This kind of analysis doesn’t just end arguments it buries them and salts the earth —unless you are prepared to raise the stakes with your own Big Data-mining operation.
In a tour de force on the opportunities and challenges of big data Butterworth apparently demolishes the idea of small sample data analysis or (more questionable?) the use of anecdotes and thoughtfulness to argue points of contrversy. But finding correlations in massive amounts of data doesn’t mean that the difficulty of finding causality — what’s really going on — has disappeared. It doesn’t mean we abandon anecdote and argument and thoughtful explanation. It means only that we can calculate correlations on bigger data sets. Sometimes — Angrist-and-Pischke style — we can do something akin to experiment. Still, such efforts require much more than mere counting, more than mere enumeration.
His first example, gender bias in the media:
Pre-Big Crit, you might have had pundits setting the air on fire with a mixture of anecdote and data; or a thoughtful article in The Atlantic or The Economist or Slate, reflecting a mixture of anecdote, academic observation and maybe a survey or two; or, if you were lucky, a content analysis of the media which looked for gender bias in several hundred or even several thousand news stories, and took a lot of time, effort, and money to undertake, and which—providing its methodology is good and its sample representative—might be able to give us a best possible answer within the bounds of human effort and timeliness.
The Bristol-Cardiff team, on the other hand, looked at 2,490,429 stories from 498 English language publications over 10 months in 2010. Not literally looked at—that would have taken them, cumulatively, 9.47 years, assuming they could have read and calculated the gender ratios for each story in just two minutes; instead, after ten months assembling the database, answering this question took about two hours. And yes, the media is testosterone fueled, with men dominating as subjects and sources in practically every topic analyzed from sports to science, politics to even reports about the weather. The closest women get to an equal narrative footing with men is—surprise—fashion. Closest. The malestream media couldn’t even grant women tokenistic majority status in fashion reporting. If HBO were to do a sitcom about the voices of this generation that reflected just who had the power to speak, it would, after aggregation, be called “Boys.”
How is this useful analysis, that news stories are more likely to be about men than about women? And how is this evidence of gender bias in news stories? There is only gender bias here if the actual news had been unfairly represented by the stories — if somehow women made as much news as men. But yet we know that women don’t for a myriad of reasons. Women are busy with family. Women don’t face the same opportunity structures as men. Women face bias in the professional and political worlds. The presence of a lopsided gender ratio in magazine and news stories does not necessarily point to gender bias in journalism.
It’s just not that easy to tease truth out of numbers. I hate to restate a cliche everyone should already know and which is too often stated uncritically, but I will anyway. Correlation is not causation.
Patterns are not truth.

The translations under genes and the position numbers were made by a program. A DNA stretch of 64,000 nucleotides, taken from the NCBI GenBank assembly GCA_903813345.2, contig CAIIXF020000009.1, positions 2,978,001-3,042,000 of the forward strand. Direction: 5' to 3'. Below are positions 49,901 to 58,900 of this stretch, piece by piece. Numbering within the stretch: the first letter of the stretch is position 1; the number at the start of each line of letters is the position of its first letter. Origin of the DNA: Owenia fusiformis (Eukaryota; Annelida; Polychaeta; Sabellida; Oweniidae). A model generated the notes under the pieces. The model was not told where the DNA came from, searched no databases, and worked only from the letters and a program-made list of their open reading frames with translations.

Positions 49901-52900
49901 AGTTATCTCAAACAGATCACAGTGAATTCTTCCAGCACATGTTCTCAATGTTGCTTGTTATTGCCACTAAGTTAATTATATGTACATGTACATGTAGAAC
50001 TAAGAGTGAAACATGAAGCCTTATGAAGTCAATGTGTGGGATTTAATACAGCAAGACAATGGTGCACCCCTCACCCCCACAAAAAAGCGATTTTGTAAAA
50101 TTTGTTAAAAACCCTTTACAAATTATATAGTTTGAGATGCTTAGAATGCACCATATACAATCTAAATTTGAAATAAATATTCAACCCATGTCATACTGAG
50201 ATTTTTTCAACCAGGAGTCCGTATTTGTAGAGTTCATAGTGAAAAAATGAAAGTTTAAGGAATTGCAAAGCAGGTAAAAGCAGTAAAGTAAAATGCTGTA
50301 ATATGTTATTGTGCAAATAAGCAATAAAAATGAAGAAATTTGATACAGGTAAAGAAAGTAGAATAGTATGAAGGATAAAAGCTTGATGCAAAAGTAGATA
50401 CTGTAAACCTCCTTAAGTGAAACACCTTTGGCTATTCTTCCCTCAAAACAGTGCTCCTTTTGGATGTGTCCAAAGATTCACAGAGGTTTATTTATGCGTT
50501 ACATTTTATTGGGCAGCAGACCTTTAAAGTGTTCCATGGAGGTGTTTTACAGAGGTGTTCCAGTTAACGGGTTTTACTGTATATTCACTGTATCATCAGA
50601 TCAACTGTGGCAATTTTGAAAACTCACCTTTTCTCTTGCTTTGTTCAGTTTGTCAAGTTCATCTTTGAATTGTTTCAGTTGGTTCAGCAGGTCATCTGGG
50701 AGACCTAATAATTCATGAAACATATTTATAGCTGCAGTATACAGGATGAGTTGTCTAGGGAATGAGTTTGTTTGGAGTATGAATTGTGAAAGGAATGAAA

Big data does not, in fact, allow us to answer really big questions because most really big questions are questions about causality: Do women face unfair bias — is their unequal representation the result of bias apart from real world factors that would otherwise tend to reduce their representation (and in what context, what country, what career?) Or from my current job context — does social engagement improve academic outcomes (in what context, in what country, in what courses, in what classroom)? Big data is not so useful in answering such questions. Mere correlation in a specific context doesn’t tell you much. Broad-scale big data correlation, even less.
Here’s an example of a study that demonstrated the clear presence of gender bias. Merely changing the gender of a name from male to female on a resume led to lower rankings on hireability, competency, and mentoring. No big data required. This is essentially experimental — everything was held constant except the gender of the applicants’ name. Big data doesn’t make experiments that control for outside factors more likely. It may reduce their use if it makes us think that big data has something more to tell us than small-data experimentation.
To elaborate on that example from my current job: since students who post to discussion threads show better grades (let’s say they are more “engaged”), will increasing discussion thread posts improve grades? Maybe – but only in very limited contexts, where discussion thread participation actually improves students’ ability to make sense of content, produce better work, spend more time in class, and ultimately do better in class. In most cases, there is only correlation, not causation. Better students post more. They are more conscientious. They are already more engaged. You can make more discussion threads mandatory but I’m skeptical that will improve outcomes.
We can count and then we can correlate counts but to make sense of those associations requires more work. It requires understanding, explanation, context, sometimes anecdote — and ideally experimentation too.
Anyway, I loved Butterworth’s article — one of the best I’ve read recently about big data. All the caveats about the perils of pure counting without context arrive later in the piece: Goodbye, Anecdotes! The Age Of Big Data Demands Real Criticism.